Wednesday, April 25, 2012


Some songs have more meaning as time passes . . . I've long thought that I would one day have my own radio show and I would play original songs and then their covers. I'd play "Landslide" first.

Monday, April 16, 2012

A Vonnegut Quote

I am reading only my second Kurt Vonnegut novel. I think after I read Cat's Cradle, my mind was too blown . . . but now I have picked up Breakfast of Champions. It's amazing. I was reading during my lunch break and someone asked me what I was reading and then asked if it was a self-help novel. I shouldn't have been so quick to scoff because, in a sense, the book is helping me--helping me realize that I'm not the only one who sees the world in such a way, helping me understand the creative impulse and what to do with such creativity and nihilism. It's just nice to not feel alone and to take refuge (whether it's really warranted or not) in a shared sense of being.

And not only that, but this, too!:

"I can't tell if you're serious or not," said the driver.
"I won't know myself until I find out whether life is serious or not," said Trout. "It's dangerous, I know, and it can hurt a lot. That doesn't necessariy mean it's serious, too." (88)

Book Recommendation

In case you like young adult fiction and/or science fiction and in case you haven't read it, then you need to read Nancy Farmer's The Ear, the Eye, and the Arm.

You will be all like, "Where has this book been all my life?" And I'll be all like, "Dude. I know."

It's just amazing.

And now some asshole kids are reading her other books and I can't check them out of the library. Go reread the Hunger Games already, kids.

Owl Sighting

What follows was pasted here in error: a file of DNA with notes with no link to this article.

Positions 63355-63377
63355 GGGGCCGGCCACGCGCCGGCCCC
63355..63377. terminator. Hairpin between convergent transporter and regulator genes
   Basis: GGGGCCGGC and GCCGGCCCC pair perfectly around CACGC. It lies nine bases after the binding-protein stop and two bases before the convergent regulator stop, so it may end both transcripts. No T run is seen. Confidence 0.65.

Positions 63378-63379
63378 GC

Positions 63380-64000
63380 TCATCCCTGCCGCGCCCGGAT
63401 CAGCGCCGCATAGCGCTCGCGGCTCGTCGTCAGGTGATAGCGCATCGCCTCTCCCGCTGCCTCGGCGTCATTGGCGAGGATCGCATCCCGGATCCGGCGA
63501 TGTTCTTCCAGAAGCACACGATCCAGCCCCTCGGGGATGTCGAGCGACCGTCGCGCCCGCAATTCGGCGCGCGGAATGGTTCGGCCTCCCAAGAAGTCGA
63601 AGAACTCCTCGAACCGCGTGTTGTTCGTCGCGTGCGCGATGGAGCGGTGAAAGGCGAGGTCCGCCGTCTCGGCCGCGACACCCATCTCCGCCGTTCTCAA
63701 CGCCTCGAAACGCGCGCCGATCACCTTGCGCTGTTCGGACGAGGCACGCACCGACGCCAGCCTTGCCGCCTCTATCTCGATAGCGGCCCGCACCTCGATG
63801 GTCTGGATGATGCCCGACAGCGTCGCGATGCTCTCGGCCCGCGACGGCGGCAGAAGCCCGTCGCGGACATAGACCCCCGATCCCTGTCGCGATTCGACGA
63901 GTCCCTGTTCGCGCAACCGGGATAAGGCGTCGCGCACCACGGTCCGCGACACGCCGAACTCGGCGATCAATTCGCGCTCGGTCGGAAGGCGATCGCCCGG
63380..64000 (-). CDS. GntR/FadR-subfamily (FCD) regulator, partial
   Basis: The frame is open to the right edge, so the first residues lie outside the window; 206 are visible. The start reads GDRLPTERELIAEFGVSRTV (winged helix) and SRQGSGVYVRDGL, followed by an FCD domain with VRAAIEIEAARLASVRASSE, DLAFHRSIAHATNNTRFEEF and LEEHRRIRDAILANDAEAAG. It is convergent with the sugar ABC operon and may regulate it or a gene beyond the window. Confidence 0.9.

I've heard that an owl portends death,
and maybe a death is what we need . . .

This morning, in the last of the night light, an owl came and landed on the electric post by the backyard fence. The doggy who needed to go potty didn't notice, and the owl didn't seem to notice us. She was just to the left of the beautifully waning moon. She looked around and then flew straight out, into the darkness of a tree.

It was the most beautiful thing I've seen in a long time. The owl, the moon, the dark morning sky, the shadows. The sense of magic combined with such things . . .

Tuesday, April 3, 2012

The End of the World

Thoughts from a version of myself:

I bet we got obstinate. We were lounging around asking questions about why we were so happy. What is there to do in such a state?

God had no answers, and we got angry. Angry and angrier. "Why? What?" Our days were perfect for malcontents. Perfect for asking questions about beginnings and ends. But there were no answers.

And we had a choice to end those days and what could we do but say yes (our first one of all time). Yes to go down and yes to seeing a place where we could see how it would all end. (No one wanted to say yes to the beginning. Too boring. Too fast. Hydrogen.)

So we were sent here to this time and place.

Sent to see the contrast between death and life. Catalog the deaths and destruction. There is no going back from this carbon dioxide place. There is no home for life forms that didn't have to die. There is not enough home for a species that makes decisions for every other species.

It cannot be undone.

Amongst other actions that cannot be undone: red bud blossoms, two rabbits who choose to stay and eat instead of running, light reflecting off the clouds while the sun sets. Beauty. Beauty cannot be undone.

I feel fragile. I feel I am a filter in need of cleansing. My life makes no more sense to me now than it ever has before. But I feel that on the return I'll be able to tell God something. I will have a rapt audience of one or none. I will say that I noticed. That I asked for it all and I saw what I could. I did what I could.

I saw a man pause in a park to look at the sky. I think he was just struck by it. And I saw him noticing this world.